Selling your house yourself can be intimidating if you’re doing it the first time. Here’s how to deal with unpleasant negotiators.
Sometimes you encounter someone who is not going to be happy unless he maneuvers you into accepting less than your home is worth or doing things for his benefit that are unreasonable. Then what? Well, first let’s discuss the most common forms these nasty types take and then we’ll talk about what to do with them.
One frequent form the unpleasant negotiator takes is the person who tries to intimidate you and disparage your property. Red flags should go up if someone works hard at trying to get you on the defensive. I’m not talking about an occasional negative remark. What I’m talking about is a whole string of them and the attitude that goes with it. Even if it’s cloaked in the appearance of classic good manners and charm, you’re dealing with a rascal.
The second typical form an unpleasant negotiator takes is the “nibbler.” You think negotiations are over and that the two of you have come to a mutually acceptable agreement. Then at various points, as you progress toward completion of the sales process, the other person “nibbles.” They usually pretend they had no idea that the carpet needed to be stretched, the roof needed to be replaced, the crystal chandelier in the dining room did not convey, or fill-in-the-blank, and use that as an excuse to change things. This process can and does continue right up to the point of settlement or the point the deal falls apart, whichever comes first!
The Walk-Away Secret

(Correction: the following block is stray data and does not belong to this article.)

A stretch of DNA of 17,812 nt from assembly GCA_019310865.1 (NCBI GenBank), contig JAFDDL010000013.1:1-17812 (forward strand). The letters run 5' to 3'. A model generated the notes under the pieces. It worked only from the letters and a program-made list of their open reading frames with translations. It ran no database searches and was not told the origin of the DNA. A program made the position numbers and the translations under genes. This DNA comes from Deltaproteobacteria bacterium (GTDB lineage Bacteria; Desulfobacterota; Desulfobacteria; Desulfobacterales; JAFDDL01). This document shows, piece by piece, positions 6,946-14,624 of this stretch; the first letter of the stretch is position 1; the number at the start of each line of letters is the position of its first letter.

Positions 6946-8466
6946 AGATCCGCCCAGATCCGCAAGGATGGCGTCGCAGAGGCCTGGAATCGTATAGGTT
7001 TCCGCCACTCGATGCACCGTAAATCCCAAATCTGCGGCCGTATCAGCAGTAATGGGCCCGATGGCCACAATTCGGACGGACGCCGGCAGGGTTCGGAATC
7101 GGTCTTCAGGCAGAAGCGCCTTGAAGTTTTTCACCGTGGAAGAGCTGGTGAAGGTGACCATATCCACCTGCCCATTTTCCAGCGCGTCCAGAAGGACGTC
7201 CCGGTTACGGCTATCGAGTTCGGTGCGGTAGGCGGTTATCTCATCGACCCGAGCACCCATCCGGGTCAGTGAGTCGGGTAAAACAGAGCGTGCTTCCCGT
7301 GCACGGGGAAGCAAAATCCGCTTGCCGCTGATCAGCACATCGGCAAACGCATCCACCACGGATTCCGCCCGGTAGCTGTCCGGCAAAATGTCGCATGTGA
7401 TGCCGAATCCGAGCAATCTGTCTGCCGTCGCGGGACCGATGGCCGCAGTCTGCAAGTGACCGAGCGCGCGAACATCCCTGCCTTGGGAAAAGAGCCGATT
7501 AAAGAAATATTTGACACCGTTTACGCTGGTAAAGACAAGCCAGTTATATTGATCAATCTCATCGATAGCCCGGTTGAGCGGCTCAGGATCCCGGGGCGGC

Sometimes you get these two nasty types in one negotiator, but don’t despair. You can cope with them. The first thing you need to do is to stay in a calm, evaluating frame of mind. At each step along the way, ask yourself, “Is this reasonable? Am I willing to do this in order to make a sale?” Proceed as long as the answer is “yes.”
Be willing to walk away if the answer becomes “no.” I cannot overemphasize the power of “being willing to walk away” from negotiations. Don’t read that phrase too quickly. Be “willing to walk away.” It is one of the strongest negotiating tools on the planet. It’s simple. It does not require being nasty. However, what it does require is that you not consider your home sold (or bought, for that matter) until all negotiations are really over.
Think about it. You put yourself in a “losing posture” with a nasty negotiator the moment you emotionally consider your house sold. So long as you’re willing to walk away, you have a power that is as strong as the buyer’s wish to buy. If such a “deal” blows up, so be it. You weren’t going to get what you wanted from it anyway.
Now, a word about “nibbles.” There is a civilized way to cope with this. Don’t hop into doing it until you really feel it is a nibble or you become a nasty negotiator yourself. However, a nibble can be dealt with by inquiring blandly, “If I do that for you, will you do ‘fill-in-the-blank’ for me?” Your goal is to convey to the nibbler that each successful nibble will cost him something. Make it something significant relative to the nibble request.
If you don’t think fast on your feet, you can always say, “I’ll get back to you on that.” Don’t allow yourself to be rushed if you think best when you mull things over. Stay calm and thoughtful. No one can force you to make a sale or purchase that’s not in your best interest. Keep evaluating the situation, and stay open to the possibility that you may need to walk away until the sale is complete. That way you don’t force yourself to do what’s not in your best interest either. It’s not easy, but it’s very simple. Stay in control of yourself.